The Conservative party could have done a better job reaching out to Richmond’s Chinese Canadians in this year’s federal election, according to one party insider.
A recent study from the Canadian Chinese Affairs Committee found Chinese Canadians overwhelmingly voted for the Conservatives in previous federal elections, yet the party was completely wiped out this year in Richmond where the Liberal’s Wilson Miao and Parm Bains respectively took down the Tory incumbents (pictured right) Alice Wong in Richmond Centre and Kenny Chiu in Steveston-Richmond East.
The losses have some questioning what went wrong for the Tories in Richmond — particularly given the party’s national vote was not much lower than it was in the last election, yet Wong was down about 15 per cent.
Richmondite Tung Chan, a former Vancouver city councillor and former member of Richmond Centre’s Conservative riding association, said the party should have paid more attention to a misinformation issue.
“For example, one of the party’s slogans was that we are against the Government of China and the Chinese Communist Party, but not against Chinese people. But that slogan lacks details and left many community members unclear exactly how the party felt about Chinese Canadians,” said Chan, adding that “racism wasn’t even mentioned in the party’s platform.”
Entrepreneur Amy Huang, who recently moved from Vancouver to Richmond is an example of Chan’s point.
Huang said she was concerned that the Conservative’s tough stance on China may fuel racism in Canada. While the party’s slogan aims to distinguish the Chinese government from Chinese people, Huang believes the two can be confused.
“When Chinese Canadians walk down the streets, we all look similar and we can’t put stickers on our faces saying we are Canadians, please don’t attack me,” said Huang.
“I am just worried that my children and friends might be the potential targets of racist attacks when this kind of message is circulated again and again.
“For me, the Conservatives’ voices aren’t powerful enough when it comes to issues like racism.
Chan also notes the Conservatives did too little to reach out to the community via Chinese-language media, saying that “even the People’s Party of Canada (PPC) did more posting on WeChat accounts and hosting of community events than the Conservatives.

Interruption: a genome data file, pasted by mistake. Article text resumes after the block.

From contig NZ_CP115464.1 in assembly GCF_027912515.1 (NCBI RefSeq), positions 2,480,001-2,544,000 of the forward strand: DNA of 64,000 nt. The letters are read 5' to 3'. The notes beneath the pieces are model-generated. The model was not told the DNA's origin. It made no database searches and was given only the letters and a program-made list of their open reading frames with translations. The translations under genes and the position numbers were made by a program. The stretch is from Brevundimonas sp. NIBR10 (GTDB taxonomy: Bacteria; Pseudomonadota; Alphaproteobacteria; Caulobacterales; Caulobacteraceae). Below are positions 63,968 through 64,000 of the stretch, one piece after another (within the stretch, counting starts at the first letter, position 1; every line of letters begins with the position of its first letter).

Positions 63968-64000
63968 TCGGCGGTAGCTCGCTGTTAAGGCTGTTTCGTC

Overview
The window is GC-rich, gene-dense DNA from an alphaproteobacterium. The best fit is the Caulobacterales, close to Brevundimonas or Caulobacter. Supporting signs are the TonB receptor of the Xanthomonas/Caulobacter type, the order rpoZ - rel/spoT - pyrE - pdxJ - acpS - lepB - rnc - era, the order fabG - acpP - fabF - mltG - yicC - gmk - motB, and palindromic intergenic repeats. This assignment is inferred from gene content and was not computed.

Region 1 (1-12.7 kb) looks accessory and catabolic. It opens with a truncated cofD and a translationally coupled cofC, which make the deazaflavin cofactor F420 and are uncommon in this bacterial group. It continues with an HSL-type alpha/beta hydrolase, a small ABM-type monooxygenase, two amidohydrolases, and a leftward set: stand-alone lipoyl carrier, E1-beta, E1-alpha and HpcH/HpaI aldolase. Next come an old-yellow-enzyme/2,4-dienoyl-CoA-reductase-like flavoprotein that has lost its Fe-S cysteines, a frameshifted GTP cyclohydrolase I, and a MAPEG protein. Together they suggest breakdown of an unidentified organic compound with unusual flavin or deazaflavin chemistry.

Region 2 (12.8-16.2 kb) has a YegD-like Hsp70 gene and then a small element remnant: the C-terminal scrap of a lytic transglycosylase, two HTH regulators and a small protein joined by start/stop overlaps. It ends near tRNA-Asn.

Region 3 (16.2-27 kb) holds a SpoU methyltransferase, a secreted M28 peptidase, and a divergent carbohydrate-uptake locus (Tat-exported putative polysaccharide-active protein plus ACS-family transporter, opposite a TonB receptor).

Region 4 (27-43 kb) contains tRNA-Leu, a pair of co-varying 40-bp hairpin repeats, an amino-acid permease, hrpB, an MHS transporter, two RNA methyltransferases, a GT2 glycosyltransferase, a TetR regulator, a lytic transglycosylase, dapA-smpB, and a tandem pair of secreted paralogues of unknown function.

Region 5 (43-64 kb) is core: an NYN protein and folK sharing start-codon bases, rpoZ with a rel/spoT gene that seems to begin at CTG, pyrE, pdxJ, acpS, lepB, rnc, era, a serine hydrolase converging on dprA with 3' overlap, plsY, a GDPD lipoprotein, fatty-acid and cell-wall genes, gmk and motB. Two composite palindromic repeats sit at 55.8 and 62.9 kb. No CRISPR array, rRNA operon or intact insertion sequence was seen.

“The Liberals and the NDP understand that to win, they have to gain support from the minority-majority communities (ridings where people of colour make up the majority.) But that notion isn’t yet in the Conservatives’ DNA. The Conservatives need to promote or talk to people who truly understand the Chinese Canadian community — and listen to them.”
In contrast, the Liberals did a great job of reaching out to the local community, said Chan. Prime Minister Justin Trudeau’s quick campaign stop on the Steveston docks on Aug. 25, where he engaged with spectators and locals, was an example, said Chan.
These efforts made voters feel important and appreciated. The federal Conservative leader Erin O’Toole did deliver a speech at the Richmond Chamber of Commerce in July this year, but he could have done more by immersing himself in the community, Chan added.
“These factors combined together might’ve put Kenny Chiu in a vulnerable position,” he said.
Access Pro Bono project and information officer Jimmy Yan, a commenter with Fairchild Radio, said learning the Chinese language and facilitating communications with key Chinese Canadian members could also be another efficient tool to help the party regain trust and support.
“Language is the medium of communication,” said Yan.
“Ideally, if all residents in Canada could speak fluent English or French, they could have a less divisive but more peaceful society. But that’s not the case... It’s critical for immigrants to learn the official languages, but Anglophones or Francophones may also benefit from studying foreign languages. The efforts to bridge the gap can be mutual to maximize the utility of quality communication.”